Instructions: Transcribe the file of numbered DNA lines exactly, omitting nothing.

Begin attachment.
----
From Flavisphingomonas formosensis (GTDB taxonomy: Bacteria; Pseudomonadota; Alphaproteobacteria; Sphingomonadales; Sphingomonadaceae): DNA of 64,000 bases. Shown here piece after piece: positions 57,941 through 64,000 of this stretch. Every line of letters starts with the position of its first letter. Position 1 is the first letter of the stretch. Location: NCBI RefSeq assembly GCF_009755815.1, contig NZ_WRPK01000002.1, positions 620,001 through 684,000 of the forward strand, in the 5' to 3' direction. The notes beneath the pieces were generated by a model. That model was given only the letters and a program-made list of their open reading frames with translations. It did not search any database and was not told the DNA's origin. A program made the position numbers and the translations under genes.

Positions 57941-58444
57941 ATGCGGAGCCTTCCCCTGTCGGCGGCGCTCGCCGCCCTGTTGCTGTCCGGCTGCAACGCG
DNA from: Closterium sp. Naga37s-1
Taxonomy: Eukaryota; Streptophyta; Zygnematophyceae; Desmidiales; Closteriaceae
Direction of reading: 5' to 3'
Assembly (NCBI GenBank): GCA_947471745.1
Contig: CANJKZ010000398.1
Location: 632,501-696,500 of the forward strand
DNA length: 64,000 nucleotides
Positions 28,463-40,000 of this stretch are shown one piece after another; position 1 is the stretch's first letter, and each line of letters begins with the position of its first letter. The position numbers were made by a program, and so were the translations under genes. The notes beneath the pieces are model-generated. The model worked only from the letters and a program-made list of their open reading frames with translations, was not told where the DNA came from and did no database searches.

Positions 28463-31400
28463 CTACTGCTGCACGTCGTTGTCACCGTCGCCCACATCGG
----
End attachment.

From Flavisphingomonas formosensis (GTDB taxonomy: Bacteria; Pseudomonadota; Alphaproteobacteria; Sphingomonadales; Sphingomonadaceae): DNA of 64,000 bases. Shown here piece after piece: positions 57,941 through 64,000 of this stretch. Every line of letters starts with the position of its first letter. Position 1 is the first letter of the stretch. Location: NCBI RefSeq assembly GCF_009755815.1, contig NZ_WRPK01000002.1, positions 620,001 through 684,000 of the forward strand, in the 5' to 3' direction. The notes beneath the pieces were generated by a model. That model was given only the letters and a program-made list of their open reading frames with translations. It did not search any database and was not told the DNA's origin. A program made the position numbers and the translations under genes.

Positions 57941-58444
57941 ATGCGGAGCCTTCCCCTGTCGGCGGCGCTCGCCGCCCTGTTGCTGTCCGGCTGCAACGCG
DNA from: Closterium sp. Naga37s-1
Taxonomy: Eukaryota; Streptophyta; Zygnematophyceae; Desmidiales; Closteriaceae
Direction of reading: 5' to 3'
Assembly (NCBI GenBank): GCA_947471745.1
Contig: CANJKZ010000398.1
Location: 632,501-696,500 of the forward strand
DNA length: 64,000 nucleotides
Positions 28,463-40,000 of this stretch are shown one piece after another; position 1 is the stretch's first letter, and each line of letters begins with the position of its first letter. The position numbers were made by a program, and so were the translations under genes. The notes beneath the pieces are model-generated. The model worked only from the letters and a program-made list of their open reading frames with translations, was not told where the DNA came from and did no database searches.

Positions 28463-31400
28463 CTACTGCTGCACGTCGTTGTCACCGTCGCCCACATCGG